“There was a technical problem in processing all the orders that were committed in the [share] auction,” said CEO Noam Josephides. “We plan a new auction in another week to fix the problem and compete it as planned.” However, market sources said the valuation for the company was excessive considering its revenues amounted to just $1.9 million last year, leaving it with an operating loss of $2.9 million. (Shelly Appelberg)
Tech, property pace gains for Tel Aviv shares
Tel Aviv shares ended sharply higher for a second session on Sunday, powered by tech and real companies. The TA-25 and TA-100 indices both ended the day up 1.37% at 1,431.80 and 1,245.29 points, respectively, in typically light Sunday turnover of 530 million shekels ($136.5 million).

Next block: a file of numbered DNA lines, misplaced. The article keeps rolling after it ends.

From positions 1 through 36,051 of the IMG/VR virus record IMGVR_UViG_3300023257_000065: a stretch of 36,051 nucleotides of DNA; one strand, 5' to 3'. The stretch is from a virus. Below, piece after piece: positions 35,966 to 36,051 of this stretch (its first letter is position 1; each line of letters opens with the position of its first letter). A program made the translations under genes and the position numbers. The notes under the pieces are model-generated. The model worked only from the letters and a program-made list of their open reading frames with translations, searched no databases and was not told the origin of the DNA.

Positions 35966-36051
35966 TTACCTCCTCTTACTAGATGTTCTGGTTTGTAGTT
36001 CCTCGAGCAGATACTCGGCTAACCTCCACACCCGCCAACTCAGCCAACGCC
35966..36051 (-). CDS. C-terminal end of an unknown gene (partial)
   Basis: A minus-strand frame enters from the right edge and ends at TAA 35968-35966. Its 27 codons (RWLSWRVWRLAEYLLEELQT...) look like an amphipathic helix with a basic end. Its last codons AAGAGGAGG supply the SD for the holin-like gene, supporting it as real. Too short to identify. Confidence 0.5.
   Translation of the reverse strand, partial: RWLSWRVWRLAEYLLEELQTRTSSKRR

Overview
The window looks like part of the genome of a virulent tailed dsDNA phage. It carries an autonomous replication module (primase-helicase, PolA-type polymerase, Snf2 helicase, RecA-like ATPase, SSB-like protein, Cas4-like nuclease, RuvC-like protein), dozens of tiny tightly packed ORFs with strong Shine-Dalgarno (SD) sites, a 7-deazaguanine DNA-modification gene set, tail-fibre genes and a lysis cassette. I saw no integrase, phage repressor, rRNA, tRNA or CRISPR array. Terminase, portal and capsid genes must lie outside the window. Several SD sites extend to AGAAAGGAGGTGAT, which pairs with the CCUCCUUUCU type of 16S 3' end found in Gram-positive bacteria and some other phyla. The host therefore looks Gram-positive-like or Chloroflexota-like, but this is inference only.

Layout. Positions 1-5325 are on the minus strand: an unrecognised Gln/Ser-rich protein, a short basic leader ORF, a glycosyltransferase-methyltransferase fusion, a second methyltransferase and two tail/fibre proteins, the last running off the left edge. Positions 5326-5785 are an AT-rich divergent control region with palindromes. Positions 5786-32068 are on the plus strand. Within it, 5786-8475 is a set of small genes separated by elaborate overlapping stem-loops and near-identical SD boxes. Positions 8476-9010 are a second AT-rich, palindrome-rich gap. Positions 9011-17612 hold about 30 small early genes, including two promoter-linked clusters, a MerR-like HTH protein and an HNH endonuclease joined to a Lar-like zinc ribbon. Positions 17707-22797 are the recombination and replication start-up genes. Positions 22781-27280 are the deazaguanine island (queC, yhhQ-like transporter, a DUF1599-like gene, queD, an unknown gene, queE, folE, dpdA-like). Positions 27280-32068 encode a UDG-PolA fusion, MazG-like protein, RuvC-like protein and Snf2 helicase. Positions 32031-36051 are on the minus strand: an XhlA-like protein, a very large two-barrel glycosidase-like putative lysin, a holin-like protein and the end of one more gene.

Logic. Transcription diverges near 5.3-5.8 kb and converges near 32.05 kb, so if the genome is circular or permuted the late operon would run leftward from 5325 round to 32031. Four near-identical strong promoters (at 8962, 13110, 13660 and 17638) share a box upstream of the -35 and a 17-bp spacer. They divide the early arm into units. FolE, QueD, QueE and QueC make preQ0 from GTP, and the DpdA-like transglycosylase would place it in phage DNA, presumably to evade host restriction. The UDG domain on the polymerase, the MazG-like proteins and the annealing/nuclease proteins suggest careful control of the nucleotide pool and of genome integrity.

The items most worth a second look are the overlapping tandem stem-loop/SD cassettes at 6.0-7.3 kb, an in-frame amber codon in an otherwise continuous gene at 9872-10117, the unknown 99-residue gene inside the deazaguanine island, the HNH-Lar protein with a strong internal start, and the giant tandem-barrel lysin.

SodaStream topped gainers on the TA-100, adding 7.4% to 90 shekels, tracking gains in New York over the weekend, but tech companies were the outstanding performers of the day, led by Mazor Robotics, which advanced 5.3% to 39.74 after Standpoint Research initiated coverage of the stock with a Buy. Gilat rose 5.25% to 16.64 while SpaceCom rose 4.6% to 35.70 after it said it won a $63 million government contract. LivePerson, which spiked Thursday on a Buy recommendation, pulled back 2.6% to 26.90, making it the biggest loser on the TA-100 for the day. Elbit Systems finished up 1.4% to 367 shekels after it won a $19 million homeland-security contract from Uruguay. (Uri Tomer)